The book is a work of art, so it is difficult to judge whether it is a case of art imitating life, or vice versa.  But the illustrations in the book clearly show a simple, workable design for a unicycle; a wheel, pedals, a seat, and handlebars.  If unicycles did not exist before this book was published, it could certainly have inspired someone to build one.

Part I, the Brolock! (Prologue), is a short poem about a man named, Schnizerl; he builds a unicycle – and dies a horrible death:

So vas it mit der Schnitzerlein
   On his philosopede.
His feet both shlipped outsidevard shoost,
   Vhen at his extra shpeed.
He felled upon der vheel of coorse?
   De vheel like blitzen flew!
Und Schnitzerl he vos schnitz in vact,
   For it shlished him grod in two.

Part II is an epic poem about Hans Breitmann and the unicycle he builds after Schnitzerl's gruesome death.  Schnitzerl shows him how; his ghost draws him a picture with his disembodied hand:

Breitmann builds the unicycle, rides it around town, falls down, gets up, demonstrates its potential for high speed, runs into a tree branch and rolls down a hill.  Surprisingly, he did not break any bones:

He rollet de rocky road entlong,
   He pounce o’er shtock und shtone;
You’d dink he’d knocked his outsides in,
   Yet nefer preak a pone.

A group of doctors pump him full of schnapps and suggest all manner of ridiculous cures. When Breitmann recovers, they all take the credit. 

In the end, Breitmann discusses the potential military application of the unicycle with “Dana of the Sun” (Charles Anderson Dana, owner of the New York Sun newspaper).

The punchline of the book comes in the final lines and its final illustration:

Dey dalk in Deutsch togeder,
   Und volk say de ent vill pe
Philosopedal changes
   In de Union cavallrie.

Gott help de howlin safage!
   Gott help de Indi-an!
Shouldt Breitmann choin his forces

General Sheridan on a Unicycle.

The poem was topical; General Sheridan had been fighting Indians in the West since 1866.  During the winter of 1868-69, he was in the middle of prosecuting a campaign against the Cheyenne, Kiowa and Comanche tribes.  

General Sheridan in Uniform.

I seem to remember a balloon ascension in F-Troop; but no unicycles.  The Buffalo Soldiers’ bicycle trek from Missoula, Montana to St. Louis was real, but much later (1897).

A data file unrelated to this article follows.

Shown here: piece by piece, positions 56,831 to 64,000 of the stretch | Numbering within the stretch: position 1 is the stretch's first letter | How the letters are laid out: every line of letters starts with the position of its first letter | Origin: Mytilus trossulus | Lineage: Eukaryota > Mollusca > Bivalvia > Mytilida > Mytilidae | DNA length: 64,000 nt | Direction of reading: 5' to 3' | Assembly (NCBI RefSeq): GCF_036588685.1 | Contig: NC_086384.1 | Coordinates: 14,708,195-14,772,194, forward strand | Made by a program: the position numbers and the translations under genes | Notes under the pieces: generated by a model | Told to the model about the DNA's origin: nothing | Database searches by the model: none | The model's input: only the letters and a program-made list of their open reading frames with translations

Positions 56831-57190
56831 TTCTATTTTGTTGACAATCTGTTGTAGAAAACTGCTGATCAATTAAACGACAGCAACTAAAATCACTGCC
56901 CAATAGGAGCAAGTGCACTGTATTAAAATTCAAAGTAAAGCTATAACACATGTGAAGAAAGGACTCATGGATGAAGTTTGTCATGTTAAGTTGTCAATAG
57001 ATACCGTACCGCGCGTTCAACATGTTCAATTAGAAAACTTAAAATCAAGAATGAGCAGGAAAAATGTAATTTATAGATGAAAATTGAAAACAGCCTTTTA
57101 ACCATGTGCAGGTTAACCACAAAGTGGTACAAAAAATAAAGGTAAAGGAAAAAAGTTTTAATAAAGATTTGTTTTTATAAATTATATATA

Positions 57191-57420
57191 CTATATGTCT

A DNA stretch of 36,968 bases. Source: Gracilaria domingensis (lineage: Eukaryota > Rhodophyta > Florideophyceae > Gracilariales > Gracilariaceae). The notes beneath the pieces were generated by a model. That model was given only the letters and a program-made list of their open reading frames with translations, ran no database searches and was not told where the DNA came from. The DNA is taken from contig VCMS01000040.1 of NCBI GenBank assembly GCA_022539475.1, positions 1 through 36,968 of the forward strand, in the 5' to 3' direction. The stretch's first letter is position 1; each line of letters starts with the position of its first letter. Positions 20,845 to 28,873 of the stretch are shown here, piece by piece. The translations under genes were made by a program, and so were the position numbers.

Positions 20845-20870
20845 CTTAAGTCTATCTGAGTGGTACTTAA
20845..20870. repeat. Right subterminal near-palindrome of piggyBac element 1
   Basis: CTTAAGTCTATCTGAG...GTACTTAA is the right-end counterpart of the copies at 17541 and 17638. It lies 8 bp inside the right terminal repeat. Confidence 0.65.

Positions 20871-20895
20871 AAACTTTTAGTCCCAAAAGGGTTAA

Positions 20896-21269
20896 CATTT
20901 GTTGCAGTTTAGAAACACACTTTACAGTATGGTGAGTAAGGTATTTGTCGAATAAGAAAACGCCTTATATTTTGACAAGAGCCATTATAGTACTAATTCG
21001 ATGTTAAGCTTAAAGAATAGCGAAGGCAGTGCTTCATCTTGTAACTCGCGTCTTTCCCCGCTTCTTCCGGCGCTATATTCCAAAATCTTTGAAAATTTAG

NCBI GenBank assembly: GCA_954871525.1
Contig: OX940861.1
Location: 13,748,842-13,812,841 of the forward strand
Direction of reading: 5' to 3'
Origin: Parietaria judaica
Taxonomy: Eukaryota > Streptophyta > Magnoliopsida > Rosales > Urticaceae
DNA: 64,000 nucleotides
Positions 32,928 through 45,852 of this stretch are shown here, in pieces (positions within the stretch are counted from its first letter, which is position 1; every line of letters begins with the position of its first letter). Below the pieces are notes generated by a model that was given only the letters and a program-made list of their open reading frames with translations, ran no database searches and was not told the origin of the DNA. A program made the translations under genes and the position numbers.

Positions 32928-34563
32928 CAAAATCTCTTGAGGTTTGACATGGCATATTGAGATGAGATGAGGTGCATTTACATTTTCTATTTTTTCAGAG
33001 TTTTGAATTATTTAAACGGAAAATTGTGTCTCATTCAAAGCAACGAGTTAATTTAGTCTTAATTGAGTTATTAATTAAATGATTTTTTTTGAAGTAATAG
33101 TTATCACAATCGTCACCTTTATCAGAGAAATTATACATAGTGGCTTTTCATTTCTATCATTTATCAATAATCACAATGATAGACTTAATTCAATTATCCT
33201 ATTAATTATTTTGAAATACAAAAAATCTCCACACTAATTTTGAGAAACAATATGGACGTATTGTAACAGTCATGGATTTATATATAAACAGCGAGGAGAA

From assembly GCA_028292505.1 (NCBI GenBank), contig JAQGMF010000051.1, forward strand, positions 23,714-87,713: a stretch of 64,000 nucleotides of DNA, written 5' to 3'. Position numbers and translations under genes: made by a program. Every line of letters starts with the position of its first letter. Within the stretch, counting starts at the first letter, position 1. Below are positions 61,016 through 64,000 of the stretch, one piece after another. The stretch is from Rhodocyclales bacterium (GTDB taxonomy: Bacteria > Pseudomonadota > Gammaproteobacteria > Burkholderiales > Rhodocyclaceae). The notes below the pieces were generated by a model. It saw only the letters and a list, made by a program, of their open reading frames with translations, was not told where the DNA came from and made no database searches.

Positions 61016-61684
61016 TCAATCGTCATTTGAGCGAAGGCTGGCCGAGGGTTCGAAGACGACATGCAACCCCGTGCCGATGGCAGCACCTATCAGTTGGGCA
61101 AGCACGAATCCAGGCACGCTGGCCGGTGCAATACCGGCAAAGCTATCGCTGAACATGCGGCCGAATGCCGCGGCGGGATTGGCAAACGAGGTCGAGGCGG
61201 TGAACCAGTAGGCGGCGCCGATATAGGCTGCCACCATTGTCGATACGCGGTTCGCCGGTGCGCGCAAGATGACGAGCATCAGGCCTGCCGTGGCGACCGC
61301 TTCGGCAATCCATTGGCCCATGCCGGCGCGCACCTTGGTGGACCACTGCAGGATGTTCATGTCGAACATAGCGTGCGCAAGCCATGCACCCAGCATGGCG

The invention of the unicycle grew out of the velocipede craze of 1868-1870.  Unicycles may have been invented independently of high-wheeled "ordinary" or "penny-farthing" bicycles; the earliest images, descriptions and patents for one-wheeled velocipedes predate Eugene Meyer's wire-spoke patent by at least six months.  Although it is possible that the first unicycle may have resulted from someone removing a rear wheel from an early high-wheeled bicycle, it seems equally likely that it was invented independently, perhaps by an unnamed Englishman (if Scientific American is to be believed), in an effort to improve the efficiency of the velocipede in accordance with well-known physical considerations. 

UPDATE: May 24, 2015.
The term, "monocycle" appears in a French patent issued to M. Hamond in 1832.  The brief notice of issuance describes the monocycle as a vehicle (voiture) with one wheel. See J.B. Duvergier, Collection complète des lois, décrets d'intérét général, traités interanationaux, arrêtés, circulaires, instructions, etc. , Année 1832, Paris, Société du Recueil Sirey, 1833, page 382.  Although the notice does not clarify whether it related to a horse-drawn vehicle or self-propelled vehicle, it seems likely that it was a horse-drawn vehicle.

The French website, ParisVelocipeda, mentions Hamond's "monocycle" in an article about the history of tricycles.  Although the word "tricycle," for a three-wheeled velocipede, dates to 1868, "tricycle" was used to describe three-wheeled, horse-drawn vehicles.  "Monocycle" is mentioned as another velocipede-related word that had been used much earlier for a different technology.

[i] Christian Eckert, Geschichte und Erfindung des Einrades (History and Invention of the Unicycle)
[iv] The first poem in the book, entitled Brolock!, appeared in the February 13, 1869 issue of Scientific American under the title, Hans Breitmann's Shtory About Schnitzerl's Philosopede, credited to the New York Sun.  The same poem was also reprinted in numerous other newspapers, under the title, Schnitzerl's Philosopede, as early as February 12, 1869 (Perrysburg (Ohio) Journal.  It is not clear whether Schnitzerl's Philosopede preceded Breitmann's Philosopede (in book form, with both poems), or came later; although a comment in an advertisement in the back of the book (a reference to the January issue of Haney's Journal) suggests that the book may have been published as early as January 1869.
[v] Carsten Hoefer, A Short Illustrated History of the Bicycle, page 3 (